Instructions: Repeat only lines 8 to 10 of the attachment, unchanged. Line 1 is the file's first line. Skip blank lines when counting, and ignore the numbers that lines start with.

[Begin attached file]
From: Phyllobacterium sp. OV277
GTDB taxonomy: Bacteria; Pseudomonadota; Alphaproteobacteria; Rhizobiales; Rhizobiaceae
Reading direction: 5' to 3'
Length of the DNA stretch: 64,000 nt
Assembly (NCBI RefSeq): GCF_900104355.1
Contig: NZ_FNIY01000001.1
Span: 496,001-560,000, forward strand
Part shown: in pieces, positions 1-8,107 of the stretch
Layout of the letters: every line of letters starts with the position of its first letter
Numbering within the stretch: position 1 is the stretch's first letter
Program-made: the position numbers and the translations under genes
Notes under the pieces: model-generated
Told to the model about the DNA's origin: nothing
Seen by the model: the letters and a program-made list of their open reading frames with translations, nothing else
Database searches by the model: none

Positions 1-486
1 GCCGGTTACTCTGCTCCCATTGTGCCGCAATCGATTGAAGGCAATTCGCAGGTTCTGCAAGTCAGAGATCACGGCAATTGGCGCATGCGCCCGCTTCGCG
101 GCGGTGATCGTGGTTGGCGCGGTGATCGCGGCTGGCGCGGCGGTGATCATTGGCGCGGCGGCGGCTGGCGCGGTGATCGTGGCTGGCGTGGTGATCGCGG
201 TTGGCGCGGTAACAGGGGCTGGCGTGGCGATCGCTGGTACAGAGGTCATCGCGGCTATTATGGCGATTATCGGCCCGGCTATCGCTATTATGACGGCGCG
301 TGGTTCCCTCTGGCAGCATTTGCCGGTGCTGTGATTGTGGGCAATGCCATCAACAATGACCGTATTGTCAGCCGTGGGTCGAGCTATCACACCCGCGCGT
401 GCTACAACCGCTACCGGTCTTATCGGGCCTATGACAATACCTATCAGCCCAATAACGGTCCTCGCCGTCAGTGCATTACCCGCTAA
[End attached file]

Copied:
Part shown: in pieces, positions 1-8,107 of the stretch
Layout of the letters: every line of letters starts with the position of its first letter
Numbering within the stretch: position 1 is the stretch's first letter